I discovered Vonnegut in high school. The first of his books that I recall reading was “Breakfast of Champions.” This was passed among my friends and greatly enjoyed, though I don’t think any of us really “got” it. We were giggling adolescent dopes who skimmed the story in search of Vonnegut’s crude asides like “Here was an asshole” accompanied by a childlike drawing of a sphincter. But from there, I was drawn to the all of Vonnegut’s other novels. I recall devouring “Player Piano,” “Cat’s Cradle,” “Slaughterhouse Five,” “Mother Night,” “The Sirens of Titan” and my then-favorite “God Bless You Mr. Rosewater.” I loved his dark, twisted imagination – I especially loved that someone from Indiana could think and write that way. As a frustrated teenager who was itching to bust out of her little Hoosier hometown, Vonnegut stirred some deep, subversive hopes in me.

I won’t pretend to have developed anything like a mature appreciation of Mr. Vonnegut’s work -frankly I haven’t cracked open one of his books in well over 20 years. But I felt the loss of him today just the same. I was heartened to discover, in the many remembrances of his friends and colleagues, that there was a truly kind, if tortured, soul behind the books I had once loved.

I remember last seeing Vonnegut as an interviewee on Bill Maher’s “Real Time.” He was absolutely scathing on the subject of the Bush Administration – to the point where you didn’t know whether to admire his bravery or be embarrassed for him. (Vonnegut frequently danced on the edge of lunacy. He did not trouble himself to be polite or politically correct.)

Today I decided that to properly memorialize Kurt Vonnegut and all that his work meant to me, I would re-read the books so fondly remembered from my youth. I would finally gain that adult perspective. Tomorrow, I’ll be flying to Texas to spend a long weekend with old friends, and I’ll be bringing another old friend with me. In my carry-on bag is a fresh new copy of “Slaughterhouse Five.”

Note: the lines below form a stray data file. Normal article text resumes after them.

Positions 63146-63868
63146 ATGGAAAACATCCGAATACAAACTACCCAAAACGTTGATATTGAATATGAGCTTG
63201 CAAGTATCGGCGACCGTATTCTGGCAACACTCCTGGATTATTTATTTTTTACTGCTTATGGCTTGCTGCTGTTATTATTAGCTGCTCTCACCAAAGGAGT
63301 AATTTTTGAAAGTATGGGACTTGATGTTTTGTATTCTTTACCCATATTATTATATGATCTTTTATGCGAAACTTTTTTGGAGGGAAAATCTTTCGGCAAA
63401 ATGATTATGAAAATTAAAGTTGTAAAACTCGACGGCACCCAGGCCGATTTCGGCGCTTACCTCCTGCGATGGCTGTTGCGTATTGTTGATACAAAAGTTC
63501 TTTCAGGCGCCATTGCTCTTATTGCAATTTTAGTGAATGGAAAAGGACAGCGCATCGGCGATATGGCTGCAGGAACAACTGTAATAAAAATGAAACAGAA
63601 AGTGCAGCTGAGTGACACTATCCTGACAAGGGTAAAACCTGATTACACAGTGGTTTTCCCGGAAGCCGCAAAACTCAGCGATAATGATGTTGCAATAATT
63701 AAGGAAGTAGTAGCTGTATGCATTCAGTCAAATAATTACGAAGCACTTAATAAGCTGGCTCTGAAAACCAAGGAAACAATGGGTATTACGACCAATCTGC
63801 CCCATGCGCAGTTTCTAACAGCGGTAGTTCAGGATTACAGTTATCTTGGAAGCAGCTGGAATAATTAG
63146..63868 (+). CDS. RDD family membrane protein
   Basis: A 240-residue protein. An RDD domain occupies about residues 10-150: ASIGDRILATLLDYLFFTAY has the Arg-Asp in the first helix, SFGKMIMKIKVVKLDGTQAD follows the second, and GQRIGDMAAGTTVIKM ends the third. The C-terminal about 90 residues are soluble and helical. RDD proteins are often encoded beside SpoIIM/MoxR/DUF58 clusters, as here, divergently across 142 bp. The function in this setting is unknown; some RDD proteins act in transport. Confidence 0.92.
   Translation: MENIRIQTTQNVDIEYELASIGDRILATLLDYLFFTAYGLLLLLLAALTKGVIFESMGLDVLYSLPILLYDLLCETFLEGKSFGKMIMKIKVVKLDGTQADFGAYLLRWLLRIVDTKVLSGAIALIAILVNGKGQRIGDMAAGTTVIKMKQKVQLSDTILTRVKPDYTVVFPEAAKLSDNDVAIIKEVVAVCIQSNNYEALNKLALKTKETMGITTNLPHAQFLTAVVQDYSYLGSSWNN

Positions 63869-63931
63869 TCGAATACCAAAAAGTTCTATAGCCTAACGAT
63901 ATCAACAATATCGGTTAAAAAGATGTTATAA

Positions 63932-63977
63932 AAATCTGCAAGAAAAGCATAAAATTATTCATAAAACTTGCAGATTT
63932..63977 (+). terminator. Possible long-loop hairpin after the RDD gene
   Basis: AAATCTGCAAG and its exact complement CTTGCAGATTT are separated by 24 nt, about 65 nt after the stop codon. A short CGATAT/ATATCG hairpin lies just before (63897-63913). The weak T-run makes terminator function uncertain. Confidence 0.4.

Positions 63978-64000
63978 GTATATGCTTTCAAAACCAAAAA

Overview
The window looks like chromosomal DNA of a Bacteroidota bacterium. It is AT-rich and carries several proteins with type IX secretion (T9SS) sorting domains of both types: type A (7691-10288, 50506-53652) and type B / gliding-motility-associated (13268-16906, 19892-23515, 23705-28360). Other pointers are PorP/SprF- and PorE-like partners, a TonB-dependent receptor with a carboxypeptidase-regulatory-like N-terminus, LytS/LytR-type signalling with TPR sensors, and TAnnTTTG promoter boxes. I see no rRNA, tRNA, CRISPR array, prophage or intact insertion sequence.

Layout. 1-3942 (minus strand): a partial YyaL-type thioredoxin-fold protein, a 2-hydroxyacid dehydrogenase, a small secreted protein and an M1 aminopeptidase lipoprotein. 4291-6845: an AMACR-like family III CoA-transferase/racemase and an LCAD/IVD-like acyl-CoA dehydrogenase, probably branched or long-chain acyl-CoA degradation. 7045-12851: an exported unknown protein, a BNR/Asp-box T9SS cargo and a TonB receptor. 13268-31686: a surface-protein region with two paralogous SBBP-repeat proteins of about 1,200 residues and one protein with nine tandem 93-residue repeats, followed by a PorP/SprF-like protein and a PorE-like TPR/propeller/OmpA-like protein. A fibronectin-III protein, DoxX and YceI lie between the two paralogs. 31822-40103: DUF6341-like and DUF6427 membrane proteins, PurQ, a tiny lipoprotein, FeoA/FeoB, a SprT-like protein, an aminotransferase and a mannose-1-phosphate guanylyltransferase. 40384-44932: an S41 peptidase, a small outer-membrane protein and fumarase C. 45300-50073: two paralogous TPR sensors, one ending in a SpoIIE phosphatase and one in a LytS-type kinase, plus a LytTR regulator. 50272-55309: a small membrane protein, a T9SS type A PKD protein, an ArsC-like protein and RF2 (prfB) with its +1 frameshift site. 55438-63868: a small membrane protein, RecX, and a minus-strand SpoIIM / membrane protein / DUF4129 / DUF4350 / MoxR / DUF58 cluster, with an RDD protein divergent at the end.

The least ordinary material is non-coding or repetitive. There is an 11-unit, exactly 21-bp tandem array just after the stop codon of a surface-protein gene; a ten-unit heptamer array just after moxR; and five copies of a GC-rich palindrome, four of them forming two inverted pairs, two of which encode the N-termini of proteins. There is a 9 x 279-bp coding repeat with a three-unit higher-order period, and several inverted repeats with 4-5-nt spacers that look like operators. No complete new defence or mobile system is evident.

(photo from

April and Heartache
April 10, 2007, 12:11 am
Filed under: Uncategorized

“April is the cruelest month….” T. S. Eliot

I used to vehemently disagree with this sentiment of Mr. Eliot’s. I loved April. It was fair and sunny and full of promise.

Not so this year. This year, Mr. Eliot’s words ring absolutely true. And it doesn’t have to do only with the bleak, unseasonably cold weather we’ve been experiencing.

On the first day of April, my sweetheart and I parted ways. I knew in my gut and in my heart that this was coming, and yet it still took me by surprise. I had hoped against hope that we would work out our differences and end up walking through life together. But it didn’t happen – we weren’t good for each other anymore, and we had to end. I miss him, but I do not miss the emotional pain and confusion I had been in for the last few months. I do miss the uncomplicated joy we took in one another before everything got so hard, and I wonder if I will ever experience that again.

I don’t want to say any more about this, except to just excuse myself from not having written for so long. And to explain why it may be awhile before I write again.